LumberJocks

Built in E-center, Yala #3: It is finished!

  • Advertise with us
Blog entry by topcat posted 970 days ago 738 reads 0 times favorited 3 comments Add to Favorites Watch
« Part 2: The Skeleton Part 3 of Built in E-center, Yala series no next part

I haven’t done one of these in a while. The build was a bit excruciating. Took 6 days, about 10-12 hrs. per day. Started on the Thurs. before Thanksgiving. That was an easy day. I just ran around getting all of the materials together and did some initial layout work and rough cut the plywood sides. These were full height and were too awkward to move around, so I used a straight edge and my new PC 8902 router to get the edges of the plywood ready for the face frames. Once the first side piece was done, it was used as a template to run a pattern bit and “joint” the other side pieces. This gave me good joining edges and all of the pieces were exactly the same, which was key to the whole project. The face frames were glued and pinned in place, or pocket screwed, depending on their location. Since it’s a paint grade project, I saw no reason to do any “fancy” joining. The same method was used on the drawers. The backs were rabbeted into the sides, glued and stapled, while the faces were pocket screwed to the sides.

From Yala, Hakim and Michelle

The shape of the top was a last minute change by me. It was going to run straight across the whole thing, but on my final visit to double check my measurements and talk about the whole thing, the customer mentioned she used a laptop with her TV. So, after wasting some time in the shop thinking about this and looking at a straight counter top, I decided to put in the bump out. This not only gave the customer a good surface for a laptop, it added a new dimension to the cabinet. I was trying to achieve a simple, fine line design and the original sraight counter top kinda fit that bill. It never sat well with me because it just seemed to make the whole thing a bit too monolithic. The bump out seemed to pull the whole thing off the wall a bit in my mind, and so it stayed.

From Yala, Hakim and Michelle

The installation went pretty well, albeit long. If I wasn’t so determined to finish, this could have been spread out over 3 days. Unfortunately, it was the Tuesday before Thanksgiving and we were supposed to go to Wisconsin on Wednesday. Well, that didn’t happen and we had a very pleasant, traffic free ride on Thursday. Even though everything went according to plan and although I still believe I am Supercarpenter, it still took 2 days :)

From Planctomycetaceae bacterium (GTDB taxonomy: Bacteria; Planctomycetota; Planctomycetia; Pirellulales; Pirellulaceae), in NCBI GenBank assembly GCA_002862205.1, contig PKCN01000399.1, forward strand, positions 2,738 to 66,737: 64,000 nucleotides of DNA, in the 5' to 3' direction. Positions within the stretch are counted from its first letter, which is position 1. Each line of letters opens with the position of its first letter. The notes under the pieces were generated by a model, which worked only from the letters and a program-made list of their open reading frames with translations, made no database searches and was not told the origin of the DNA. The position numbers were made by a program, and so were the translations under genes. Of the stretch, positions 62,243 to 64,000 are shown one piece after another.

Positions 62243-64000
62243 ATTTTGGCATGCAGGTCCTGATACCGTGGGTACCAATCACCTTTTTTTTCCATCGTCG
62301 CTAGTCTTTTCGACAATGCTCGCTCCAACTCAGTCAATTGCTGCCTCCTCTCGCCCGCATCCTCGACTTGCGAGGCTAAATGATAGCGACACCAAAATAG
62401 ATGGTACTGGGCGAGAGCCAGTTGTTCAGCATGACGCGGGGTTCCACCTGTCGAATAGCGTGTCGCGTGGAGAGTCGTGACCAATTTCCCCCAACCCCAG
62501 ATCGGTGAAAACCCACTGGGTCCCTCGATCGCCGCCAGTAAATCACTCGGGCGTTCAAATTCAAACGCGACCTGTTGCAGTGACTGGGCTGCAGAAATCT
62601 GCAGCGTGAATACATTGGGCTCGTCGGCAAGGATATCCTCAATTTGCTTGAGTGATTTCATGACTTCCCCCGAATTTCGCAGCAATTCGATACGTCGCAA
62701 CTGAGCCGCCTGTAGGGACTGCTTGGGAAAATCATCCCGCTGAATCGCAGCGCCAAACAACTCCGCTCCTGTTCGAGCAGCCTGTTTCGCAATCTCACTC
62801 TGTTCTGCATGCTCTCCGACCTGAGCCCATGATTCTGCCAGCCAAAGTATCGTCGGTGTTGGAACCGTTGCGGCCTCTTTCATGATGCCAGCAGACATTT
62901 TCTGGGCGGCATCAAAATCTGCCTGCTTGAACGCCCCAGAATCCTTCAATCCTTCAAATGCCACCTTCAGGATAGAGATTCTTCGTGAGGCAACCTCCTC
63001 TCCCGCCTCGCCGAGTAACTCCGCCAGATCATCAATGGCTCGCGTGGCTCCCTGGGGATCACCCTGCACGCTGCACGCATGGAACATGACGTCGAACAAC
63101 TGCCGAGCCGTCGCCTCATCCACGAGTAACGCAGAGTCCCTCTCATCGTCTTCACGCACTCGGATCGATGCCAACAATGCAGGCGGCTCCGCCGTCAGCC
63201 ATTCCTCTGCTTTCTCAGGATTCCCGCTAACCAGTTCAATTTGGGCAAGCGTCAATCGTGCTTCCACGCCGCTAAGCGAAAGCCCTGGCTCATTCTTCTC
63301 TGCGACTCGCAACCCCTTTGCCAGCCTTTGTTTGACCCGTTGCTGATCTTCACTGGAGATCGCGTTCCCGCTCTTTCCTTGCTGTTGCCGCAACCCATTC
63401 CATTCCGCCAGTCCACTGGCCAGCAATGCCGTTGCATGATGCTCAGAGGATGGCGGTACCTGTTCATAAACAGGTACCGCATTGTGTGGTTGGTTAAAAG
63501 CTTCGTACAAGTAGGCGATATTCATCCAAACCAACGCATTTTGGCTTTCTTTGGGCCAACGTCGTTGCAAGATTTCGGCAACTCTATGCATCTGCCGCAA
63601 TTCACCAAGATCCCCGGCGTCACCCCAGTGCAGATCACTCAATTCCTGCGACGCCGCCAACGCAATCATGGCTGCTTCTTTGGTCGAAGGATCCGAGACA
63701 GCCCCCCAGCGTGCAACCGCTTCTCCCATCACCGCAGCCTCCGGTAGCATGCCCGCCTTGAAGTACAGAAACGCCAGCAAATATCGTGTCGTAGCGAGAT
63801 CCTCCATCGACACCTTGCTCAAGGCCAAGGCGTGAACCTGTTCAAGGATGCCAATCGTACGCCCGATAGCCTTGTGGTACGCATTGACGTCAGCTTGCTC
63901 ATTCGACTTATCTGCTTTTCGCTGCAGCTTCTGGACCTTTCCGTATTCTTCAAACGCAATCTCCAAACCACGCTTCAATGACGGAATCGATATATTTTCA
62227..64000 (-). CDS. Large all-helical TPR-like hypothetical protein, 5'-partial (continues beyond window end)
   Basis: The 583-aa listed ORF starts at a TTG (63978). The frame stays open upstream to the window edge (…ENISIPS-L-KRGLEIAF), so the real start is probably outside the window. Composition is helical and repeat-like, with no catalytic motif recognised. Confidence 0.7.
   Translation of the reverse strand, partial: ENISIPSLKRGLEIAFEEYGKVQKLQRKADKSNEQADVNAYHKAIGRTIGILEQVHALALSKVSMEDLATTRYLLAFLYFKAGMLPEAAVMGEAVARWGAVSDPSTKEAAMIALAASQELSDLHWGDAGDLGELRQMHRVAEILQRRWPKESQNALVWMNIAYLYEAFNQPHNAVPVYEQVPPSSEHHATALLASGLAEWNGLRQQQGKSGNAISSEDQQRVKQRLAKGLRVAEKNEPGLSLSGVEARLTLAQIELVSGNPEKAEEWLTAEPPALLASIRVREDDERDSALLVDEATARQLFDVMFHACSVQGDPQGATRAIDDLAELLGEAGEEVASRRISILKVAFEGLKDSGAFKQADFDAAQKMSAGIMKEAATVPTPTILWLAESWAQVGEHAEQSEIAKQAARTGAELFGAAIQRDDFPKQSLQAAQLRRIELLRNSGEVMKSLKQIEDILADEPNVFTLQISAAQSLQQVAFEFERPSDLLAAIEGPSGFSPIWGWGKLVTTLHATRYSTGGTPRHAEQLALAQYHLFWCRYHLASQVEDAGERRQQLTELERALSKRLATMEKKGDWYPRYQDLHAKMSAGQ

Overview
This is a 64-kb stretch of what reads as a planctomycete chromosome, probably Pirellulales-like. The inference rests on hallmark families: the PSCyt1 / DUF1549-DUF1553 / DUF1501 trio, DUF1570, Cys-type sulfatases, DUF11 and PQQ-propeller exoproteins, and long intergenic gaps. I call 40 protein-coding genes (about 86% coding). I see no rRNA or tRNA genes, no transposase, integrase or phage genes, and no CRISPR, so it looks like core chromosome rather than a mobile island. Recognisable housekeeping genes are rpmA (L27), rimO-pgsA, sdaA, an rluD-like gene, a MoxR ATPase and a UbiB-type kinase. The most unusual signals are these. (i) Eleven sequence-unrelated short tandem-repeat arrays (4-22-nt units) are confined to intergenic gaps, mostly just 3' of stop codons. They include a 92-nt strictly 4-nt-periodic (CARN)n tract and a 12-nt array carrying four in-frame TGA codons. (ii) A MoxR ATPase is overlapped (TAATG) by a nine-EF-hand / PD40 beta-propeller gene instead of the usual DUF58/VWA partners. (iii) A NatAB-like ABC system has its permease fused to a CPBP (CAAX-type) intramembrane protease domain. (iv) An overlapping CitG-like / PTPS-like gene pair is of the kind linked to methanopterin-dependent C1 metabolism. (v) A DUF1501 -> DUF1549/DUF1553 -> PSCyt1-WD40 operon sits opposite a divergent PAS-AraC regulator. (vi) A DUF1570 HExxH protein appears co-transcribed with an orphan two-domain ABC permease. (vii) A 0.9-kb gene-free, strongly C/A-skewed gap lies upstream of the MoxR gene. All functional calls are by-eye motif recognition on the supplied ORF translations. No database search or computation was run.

From Yala, Hakim and Michelle

The lights were supposed to be hooked up by an electrician, as was the TV and other stuff. Because there were some issues with the electrician’s schedule (he was leaving town for the holiday), we decided I could make the thing functional without him. The lights are plug in. I ran the 14 ga wiring inside a poplar cleat/channel in the TV space. There’s a matching cleat on the other side and it looks like part of the built in. The wiring is (ready for this) an extension cord! Since the outlet is behind the doors in the cabinet, I figured it’s the only way to get a nice “plug end” on the wiring and the wiring size matches the electrical needs of the lights. It’s a total of 90W being burned up there, so I could have gotten away with a much thinner wre, but the plug looked nice on this guage :) For the switching, I mounted an appliance type swith in the lower corner of the upper shelving. Turned out to look neat and function properly!

From Yala, Hakim and Michelle

So, they were happy and we got to go to Wisconsin with some extra money. Alls well, that ends well. I just now fully recovered and I don’t think I’ll ever push another project quite so hard. I’m getting too old for this!

-- Tom - As you get older, you learn to hide your mistakes better



3 comments so far

View Joe Lyddon's profile

Joe Lyddon

7625 posts in 2656 days


#1 posted 969 days ago

That is VERY NICE!

Great job!

It’s too bad the lights can’t go through the shelves to light-up the whole column… like glass…
... unless that is the way you planned it… for just a little indirect light.

-- Have Fun! Joe Lyddon - Alta Loma, CA USA - Home: http://www.WoodworkStuff.net ... My Small Gallery: http://www.ncwoodworker.net/pp/showgallery.php?ppuser=1389&cat=500"

View topcat's profile

topcat

43 posts in 1032 days


#2 posted 969 days ago

Thanks, Joe. I had thought the same thing about the glass shelves. The biggest factor affecting this build was a 5 year old boy who likes to climb. In fact, that was the customer’s biggest motivator for getting me to build this unit. So, maybe when the kid grows up a little, they can get some glass shelving, but for now, accent lighting will have to do. :)

-- Tom - As you get older, you learn to hide your mistakes better

View Vii's profile

Vii

25 posts in 1187 days


#3 posted 968 days ago

Awesome job, I like how you changed the final product to fit your customers needs, that’s the sign of some one that cares about their work as much as their customers

Have your say...

You must be signed in to post the comments.

DISCLAIMER: Any posts on LJ are posted by individuals acting in their own right and do not necessarily reflect the views of LJ. LJ will not be held liable for the actions of any user.

Latest Projects | Latest Blog Entries | Latest Forum Topics

HomeRefurbers.com

Latest Projects | Latest Blog Entries | Latest Forum Topics

GardenTenders.com :: gardening showcase